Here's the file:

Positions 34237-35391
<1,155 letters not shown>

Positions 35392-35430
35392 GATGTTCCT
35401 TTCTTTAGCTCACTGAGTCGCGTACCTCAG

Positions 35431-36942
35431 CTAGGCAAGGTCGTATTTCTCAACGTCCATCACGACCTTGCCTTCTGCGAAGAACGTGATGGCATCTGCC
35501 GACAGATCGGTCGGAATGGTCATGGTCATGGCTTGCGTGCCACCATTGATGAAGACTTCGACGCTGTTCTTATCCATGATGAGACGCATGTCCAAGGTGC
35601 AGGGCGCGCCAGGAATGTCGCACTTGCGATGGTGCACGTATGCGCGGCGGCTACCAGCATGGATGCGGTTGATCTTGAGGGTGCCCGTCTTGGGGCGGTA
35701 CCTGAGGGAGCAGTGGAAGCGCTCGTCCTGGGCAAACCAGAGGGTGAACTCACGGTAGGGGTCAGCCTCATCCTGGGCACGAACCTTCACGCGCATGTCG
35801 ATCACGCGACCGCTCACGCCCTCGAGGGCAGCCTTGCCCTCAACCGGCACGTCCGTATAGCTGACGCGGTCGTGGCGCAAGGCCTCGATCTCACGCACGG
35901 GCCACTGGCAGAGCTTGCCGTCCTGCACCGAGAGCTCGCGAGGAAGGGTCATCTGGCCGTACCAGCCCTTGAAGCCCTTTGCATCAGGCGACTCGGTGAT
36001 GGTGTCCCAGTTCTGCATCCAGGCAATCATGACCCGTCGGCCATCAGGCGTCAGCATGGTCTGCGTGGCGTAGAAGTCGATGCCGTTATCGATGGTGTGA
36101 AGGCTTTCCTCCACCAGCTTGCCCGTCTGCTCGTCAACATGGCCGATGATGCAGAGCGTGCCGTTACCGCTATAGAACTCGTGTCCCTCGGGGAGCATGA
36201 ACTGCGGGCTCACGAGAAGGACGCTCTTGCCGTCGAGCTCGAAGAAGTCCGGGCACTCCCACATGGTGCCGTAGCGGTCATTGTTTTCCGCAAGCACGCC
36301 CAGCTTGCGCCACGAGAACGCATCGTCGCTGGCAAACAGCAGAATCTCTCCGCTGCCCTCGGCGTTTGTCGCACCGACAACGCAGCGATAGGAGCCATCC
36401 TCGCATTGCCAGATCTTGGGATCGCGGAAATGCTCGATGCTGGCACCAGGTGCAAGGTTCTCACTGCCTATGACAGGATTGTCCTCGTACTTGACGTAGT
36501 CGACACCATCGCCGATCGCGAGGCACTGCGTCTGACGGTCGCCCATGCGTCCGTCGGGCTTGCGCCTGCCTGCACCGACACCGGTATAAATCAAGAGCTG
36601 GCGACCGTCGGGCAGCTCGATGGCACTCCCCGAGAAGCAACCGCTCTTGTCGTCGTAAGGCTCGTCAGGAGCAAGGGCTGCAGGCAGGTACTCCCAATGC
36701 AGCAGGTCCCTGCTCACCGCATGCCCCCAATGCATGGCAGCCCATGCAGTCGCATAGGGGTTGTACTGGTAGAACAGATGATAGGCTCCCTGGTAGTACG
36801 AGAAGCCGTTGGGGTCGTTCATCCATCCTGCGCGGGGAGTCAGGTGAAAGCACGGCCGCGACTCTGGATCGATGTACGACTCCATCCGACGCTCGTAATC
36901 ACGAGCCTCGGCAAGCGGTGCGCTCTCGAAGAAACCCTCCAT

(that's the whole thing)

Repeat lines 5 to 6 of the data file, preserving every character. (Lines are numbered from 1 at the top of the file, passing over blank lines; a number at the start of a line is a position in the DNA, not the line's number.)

35401 TTCTTTAGCTCACTGAGTCGCGTACCTCAG

Positions 35431-36942